Listening to the news this morning, I was reminded of an interview given some years ago by the composer Peter Maxell Davies. He was asked what he had on the stocks, what was his work in progress. He replied, “I was writing an opera about the Second Coming of Jesus Christ but, when I got to the bit where Christ descends from the clouds, I found myself saying out loud, ‘Oh no – you’re only an advert!’”
What brought this back to mind was the announcement by David Cameron, which has received saturation coverage, in which he said he is going to to regenerate a hundred rundown estates described as “brutal high-rise towers and dark alleyways which are a gift to criminals.”
A new £140m fund will be set up to transform dilapidated council homes – some of which will be knocked down and replaced.
Mr Cameron added: “Decades of neglect have led to gangs and anti-social behaviour. And poverty has become entrenched, because those who could afford to move have understandably done so. The mission here is nothing short of social turnaround, and with massive estate regeneration, tenants protected, and land unlocked for new housing all over Britain, I believe we can tear down anything that stands in our way.”
So that’s that then. Job done. The concrete and glass high rise slums and the Soviet style apartment blocks turned into model suburbs.
And all done for £140million!
Look, £140million won’t even pay for the blueprints, won’t even pay for the paper on which the blueprints will never get to be printed.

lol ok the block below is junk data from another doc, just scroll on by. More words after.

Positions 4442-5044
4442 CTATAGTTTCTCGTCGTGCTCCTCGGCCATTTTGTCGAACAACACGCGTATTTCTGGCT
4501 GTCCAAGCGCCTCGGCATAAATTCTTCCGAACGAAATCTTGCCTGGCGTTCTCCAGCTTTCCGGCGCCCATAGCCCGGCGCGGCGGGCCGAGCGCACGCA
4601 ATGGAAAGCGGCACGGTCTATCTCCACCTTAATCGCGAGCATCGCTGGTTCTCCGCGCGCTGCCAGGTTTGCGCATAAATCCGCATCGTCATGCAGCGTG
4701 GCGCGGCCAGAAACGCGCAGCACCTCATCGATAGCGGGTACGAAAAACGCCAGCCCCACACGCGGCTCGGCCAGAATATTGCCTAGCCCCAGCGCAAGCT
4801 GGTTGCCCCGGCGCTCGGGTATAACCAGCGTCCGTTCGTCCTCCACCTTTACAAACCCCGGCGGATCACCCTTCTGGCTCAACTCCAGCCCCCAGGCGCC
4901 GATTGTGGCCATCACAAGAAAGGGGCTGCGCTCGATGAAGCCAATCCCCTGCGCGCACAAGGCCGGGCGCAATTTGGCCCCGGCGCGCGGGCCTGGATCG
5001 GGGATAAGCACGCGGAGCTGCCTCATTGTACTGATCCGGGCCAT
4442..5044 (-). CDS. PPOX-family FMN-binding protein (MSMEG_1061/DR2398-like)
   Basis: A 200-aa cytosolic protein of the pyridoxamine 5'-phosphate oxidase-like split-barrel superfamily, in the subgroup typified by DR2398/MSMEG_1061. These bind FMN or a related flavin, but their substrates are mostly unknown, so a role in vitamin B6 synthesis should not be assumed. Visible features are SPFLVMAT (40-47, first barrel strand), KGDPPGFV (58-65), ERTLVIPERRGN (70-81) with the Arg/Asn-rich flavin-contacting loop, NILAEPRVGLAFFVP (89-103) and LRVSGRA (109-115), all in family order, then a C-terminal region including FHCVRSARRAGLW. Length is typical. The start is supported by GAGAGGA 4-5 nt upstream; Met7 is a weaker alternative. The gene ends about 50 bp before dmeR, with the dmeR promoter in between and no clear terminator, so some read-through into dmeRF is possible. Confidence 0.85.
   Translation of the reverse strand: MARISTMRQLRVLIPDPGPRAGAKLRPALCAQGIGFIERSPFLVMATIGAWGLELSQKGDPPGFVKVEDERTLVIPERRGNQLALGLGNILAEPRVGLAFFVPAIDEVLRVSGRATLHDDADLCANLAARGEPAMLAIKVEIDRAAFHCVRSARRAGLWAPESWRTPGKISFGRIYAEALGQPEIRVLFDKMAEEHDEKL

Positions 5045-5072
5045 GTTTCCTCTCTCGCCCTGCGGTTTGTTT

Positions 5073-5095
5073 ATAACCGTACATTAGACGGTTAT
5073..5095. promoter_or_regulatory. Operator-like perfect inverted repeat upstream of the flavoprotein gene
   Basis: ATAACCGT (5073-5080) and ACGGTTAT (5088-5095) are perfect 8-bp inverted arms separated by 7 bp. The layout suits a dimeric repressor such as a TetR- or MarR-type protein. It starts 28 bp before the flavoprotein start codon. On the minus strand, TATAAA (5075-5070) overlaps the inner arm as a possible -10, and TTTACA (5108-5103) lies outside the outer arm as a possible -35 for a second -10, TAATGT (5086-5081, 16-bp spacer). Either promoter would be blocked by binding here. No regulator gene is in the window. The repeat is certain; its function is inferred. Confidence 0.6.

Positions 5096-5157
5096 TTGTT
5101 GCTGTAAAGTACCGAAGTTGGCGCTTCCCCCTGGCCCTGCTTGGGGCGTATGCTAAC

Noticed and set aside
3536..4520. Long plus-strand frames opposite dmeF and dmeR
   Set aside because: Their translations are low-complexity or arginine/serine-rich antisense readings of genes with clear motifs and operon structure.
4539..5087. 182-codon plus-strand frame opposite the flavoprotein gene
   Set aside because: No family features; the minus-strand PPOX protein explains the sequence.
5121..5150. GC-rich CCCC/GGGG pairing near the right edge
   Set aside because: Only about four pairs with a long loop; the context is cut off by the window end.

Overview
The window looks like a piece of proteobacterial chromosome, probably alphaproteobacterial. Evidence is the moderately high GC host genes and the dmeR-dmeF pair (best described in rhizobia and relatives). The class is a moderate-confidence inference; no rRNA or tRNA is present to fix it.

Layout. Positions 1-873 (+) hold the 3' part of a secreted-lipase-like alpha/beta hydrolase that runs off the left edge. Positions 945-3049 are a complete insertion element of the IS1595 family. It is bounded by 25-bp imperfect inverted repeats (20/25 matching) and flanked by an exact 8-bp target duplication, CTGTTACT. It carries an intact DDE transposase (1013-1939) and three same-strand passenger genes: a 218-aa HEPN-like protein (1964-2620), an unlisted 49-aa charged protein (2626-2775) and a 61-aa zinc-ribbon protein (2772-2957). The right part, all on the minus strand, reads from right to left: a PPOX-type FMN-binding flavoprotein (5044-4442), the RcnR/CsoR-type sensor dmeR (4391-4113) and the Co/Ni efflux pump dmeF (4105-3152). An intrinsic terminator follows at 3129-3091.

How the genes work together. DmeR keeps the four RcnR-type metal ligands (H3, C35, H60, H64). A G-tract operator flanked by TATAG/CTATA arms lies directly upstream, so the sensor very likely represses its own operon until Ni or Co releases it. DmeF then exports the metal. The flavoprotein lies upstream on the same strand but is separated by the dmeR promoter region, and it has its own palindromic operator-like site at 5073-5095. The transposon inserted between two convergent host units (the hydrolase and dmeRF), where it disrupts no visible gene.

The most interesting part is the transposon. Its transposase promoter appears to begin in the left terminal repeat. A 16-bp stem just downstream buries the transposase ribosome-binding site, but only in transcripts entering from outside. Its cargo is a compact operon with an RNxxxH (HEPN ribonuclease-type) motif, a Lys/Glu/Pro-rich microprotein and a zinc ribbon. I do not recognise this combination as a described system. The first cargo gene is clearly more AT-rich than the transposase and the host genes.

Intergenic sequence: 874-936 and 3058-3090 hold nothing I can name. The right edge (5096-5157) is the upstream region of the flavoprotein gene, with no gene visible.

What we have here is government by advert. Make a speech dripping with extravagant promises and get it splashed all over the mass media. Then do nothing. But won’t people remember and hold Cameron to account when the project never happens?
Of course not – for their recollection of his promise will be erased by a new and different promise next week. And another the week after. And so on forever. This is how government works – or rather doesn’t work.
Other promises have come and gone unfulfilled. Cameron promised, for instance, that he would “reduce immigration to tens of thousands.” Last year the number of immigrants was 600,000.
He promised a decision on a new airport “by Christmas.” There was no decision.
Earlier he promised massive investment in new rail links across the north of England. “Northern powerhouse” sounds good eh? We didn’t get that investment.
Peter Maxwell Davies was right: the world today – the whole lot of it – is fashioned after the model of the advert. Nothing happens.
Soren Kierkegaard produced a parable which describes our times exactly: “If you see a sign in the shop window saying TROUSERS PRESSED HERE, don’t take your trousers in for pressing. Only the sign is for sale.”